• No surprise brokers: On a similar note, while it seems obvious, both you and the seller can protect yourselves by specifically naming your respective brokers as the sole brokers on the deal. "Brokers sometimes show up out of the woodwork afterwards claiming they had a part in the sale," Wagner explains. "So if you list the parties on the deal, then you and the seller can cross-indemnify each other against these kinds of claims."
  • What actually comes with the apartment: "Another thing that gets negotiated sometimes is what goes with the apartment and what doesn't," says Wagner. "It usually isn't that big of a deal with light fixtures, but what about the 55-inch-wide flatscreen attached to the wall?" These kinds of details can often trip up the proceedings at a closing, so it's wise to hammer them out ahead of time.
  • Who's paying the taxes. If there's a flip tax on the property, you'll want it clarified in writing that the seller will be covering these costs, or if they want you to pay it. This way you'll know in advance so you can use this as a point of negotiation. Similarly, says Wagner, your contract should specify who on the deal will be paying the transfer tax, a 1% to 1.425% tax levied on all real estate sales.
  • The contract has stayed intact: For another clause that will protect you against foul play (or even innocent copy-and-paste errors), Wagner suggests adding in language confirming that between the date of signing the contract and rider and the date of closing, nothing about the paperwork has been altered. (In other words, no one snuck anything in at the last minute that you're unwittingly signing onto.)
  • What happens if the board rejects you: Similar to mortgage contingencies, where you can lose your down payment if your financing falls through, Wagner recommends having your attorney scour the contract for language about the nature of your financial assets and liabilities. Some buildings have specific requirements about your financial information written into the contract. "Make sure if you have one of these clauses in the contract that all your financial information is accurate, and that when you put in your application to the board, it conforms with representation," Wagner explains. "Because if you get turned down, then you could get into a big dispute over the deposit."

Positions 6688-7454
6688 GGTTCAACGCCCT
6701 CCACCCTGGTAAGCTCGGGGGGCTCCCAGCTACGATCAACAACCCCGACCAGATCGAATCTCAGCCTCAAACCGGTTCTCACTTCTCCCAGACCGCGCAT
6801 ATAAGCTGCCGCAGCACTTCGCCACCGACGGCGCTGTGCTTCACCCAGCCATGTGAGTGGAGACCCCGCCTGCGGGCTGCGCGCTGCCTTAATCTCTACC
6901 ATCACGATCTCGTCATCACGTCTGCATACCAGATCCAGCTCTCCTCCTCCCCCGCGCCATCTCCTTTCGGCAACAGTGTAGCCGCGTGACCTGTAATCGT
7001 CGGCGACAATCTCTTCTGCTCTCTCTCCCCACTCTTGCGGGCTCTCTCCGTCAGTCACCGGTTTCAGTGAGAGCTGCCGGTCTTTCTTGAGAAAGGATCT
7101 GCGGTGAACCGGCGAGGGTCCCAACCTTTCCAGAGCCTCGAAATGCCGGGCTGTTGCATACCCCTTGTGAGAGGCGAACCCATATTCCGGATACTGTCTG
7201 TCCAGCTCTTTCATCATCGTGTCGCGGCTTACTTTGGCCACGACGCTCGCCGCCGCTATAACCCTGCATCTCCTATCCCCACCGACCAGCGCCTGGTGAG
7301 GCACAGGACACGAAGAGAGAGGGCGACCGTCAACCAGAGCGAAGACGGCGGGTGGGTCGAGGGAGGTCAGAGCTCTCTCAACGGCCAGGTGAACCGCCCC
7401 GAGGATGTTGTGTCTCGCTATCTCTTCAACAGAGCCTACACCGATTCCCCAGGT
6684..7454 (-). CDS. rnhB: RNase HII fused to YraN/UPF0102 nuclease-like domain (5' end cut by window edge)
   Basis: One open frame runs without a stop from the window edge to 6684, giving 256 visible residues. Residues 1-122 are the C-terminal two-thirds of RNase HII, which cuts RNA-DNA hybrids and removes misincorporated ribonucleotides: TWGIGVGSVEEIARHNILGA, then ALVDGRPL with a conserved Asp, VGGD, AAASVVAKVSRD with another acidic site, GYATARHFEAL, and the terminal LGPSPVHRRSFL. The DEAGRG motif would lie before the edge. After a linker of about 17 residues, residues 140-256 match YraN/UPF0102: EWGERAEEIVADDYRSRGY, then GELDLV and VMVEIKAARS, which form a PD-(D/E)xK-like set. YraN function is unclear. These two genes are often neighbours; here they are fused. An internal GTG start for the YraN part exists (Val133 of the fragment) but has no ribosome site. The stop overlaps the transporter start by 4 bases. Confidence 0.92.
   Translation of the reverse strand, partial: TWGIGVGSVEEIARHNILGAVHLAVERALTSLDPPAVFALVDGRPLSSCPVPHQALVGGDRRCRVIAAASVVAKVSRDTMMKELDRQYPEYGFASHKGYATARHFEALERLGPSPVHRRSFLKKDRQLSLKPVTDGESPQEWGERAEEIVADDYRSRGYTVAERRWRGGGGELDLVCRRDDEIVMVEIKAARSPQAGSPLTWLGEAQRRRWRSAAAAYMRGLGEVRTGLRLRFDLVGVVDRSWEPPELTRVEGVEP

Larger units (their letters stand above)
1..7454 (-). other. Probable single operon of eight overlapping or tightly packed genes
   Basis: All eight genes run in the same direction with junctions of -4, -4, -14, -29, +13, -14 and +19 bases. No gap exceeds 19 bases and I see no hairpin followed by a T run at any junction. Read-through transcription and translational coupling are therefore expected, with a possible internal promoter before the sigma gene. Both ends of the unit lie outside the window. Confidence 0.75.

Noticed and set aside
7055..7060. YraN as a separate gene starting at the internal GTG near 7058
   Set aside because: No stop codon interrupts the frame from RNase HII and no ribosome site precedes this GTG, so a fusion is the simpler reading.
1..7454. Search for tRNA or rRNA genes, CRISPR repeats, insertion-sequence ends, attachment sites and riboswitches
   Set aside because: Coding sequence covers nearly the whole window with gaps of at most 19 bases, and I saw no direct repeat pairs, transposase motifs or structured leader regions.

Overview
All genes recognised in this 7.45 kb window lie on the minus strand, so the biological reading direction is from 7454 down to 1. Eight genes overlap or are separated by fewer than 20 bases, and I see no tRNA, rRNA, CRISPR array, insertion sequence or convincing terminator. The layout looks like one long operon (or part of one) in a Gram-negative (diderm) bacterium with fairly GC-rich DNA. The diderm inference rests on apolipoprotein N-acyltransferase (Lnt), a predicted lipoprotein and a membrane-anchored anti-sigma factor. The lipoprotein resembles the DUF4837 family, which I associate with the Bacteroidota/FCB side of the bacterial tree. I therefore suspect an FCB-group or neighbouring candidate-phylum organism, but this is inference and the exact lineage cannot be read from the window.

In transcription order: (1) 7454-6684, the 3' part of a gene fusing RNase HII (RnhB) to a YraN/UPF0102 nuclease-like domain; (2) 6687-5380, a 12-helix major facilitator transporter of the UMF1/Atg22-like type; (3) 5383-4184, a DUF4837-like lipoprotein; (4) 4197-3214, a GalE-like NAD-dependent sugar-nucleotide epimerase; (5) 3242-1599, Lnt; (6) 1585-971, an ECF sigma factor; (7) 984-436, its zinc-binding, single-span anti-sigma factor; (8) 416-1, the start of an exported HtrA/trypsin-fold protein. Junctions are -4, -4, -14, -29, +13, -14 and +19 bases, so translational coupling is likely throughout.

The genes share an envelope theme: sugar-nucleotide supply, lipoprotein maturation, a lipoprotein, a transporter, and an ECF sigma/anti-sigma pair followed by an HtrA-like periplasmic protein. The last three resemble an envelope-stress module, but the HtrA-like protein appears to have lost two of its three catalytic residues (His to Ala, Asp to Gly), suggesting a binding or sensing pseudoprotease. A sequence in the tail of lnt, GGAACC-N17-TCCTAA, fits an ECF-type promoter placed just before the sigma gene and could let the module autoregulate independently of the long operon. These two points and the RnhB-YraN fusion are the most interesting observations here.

• All these clauses will still be true post-closing. One last add-on to keep in mind: a provision that the conditions laid out in the contract "survive the closing." In other words, says Wagner, "You want to make sure things that affect the closing are actually true after the closing." While this won't apply for things like appliances being in "good working order" at the time of sale—if your dishwasher happens to break after you move in, you likely can't bother the seller about it—this is a helpful clause to have in place for other potential issues, such as finding out down the road that your apartment was combined illegally.

New York City real estate attorney Steven Wagner is a founding partner of Wagner, Berkow, & Brandt, with more than 30 years of experience representing co-ops, condos, as well as individual owners and shareholders. To submit a question for this column, click here. To arrange a free 15-minute telephone consultation, send Steve an email or call 646-780-7272.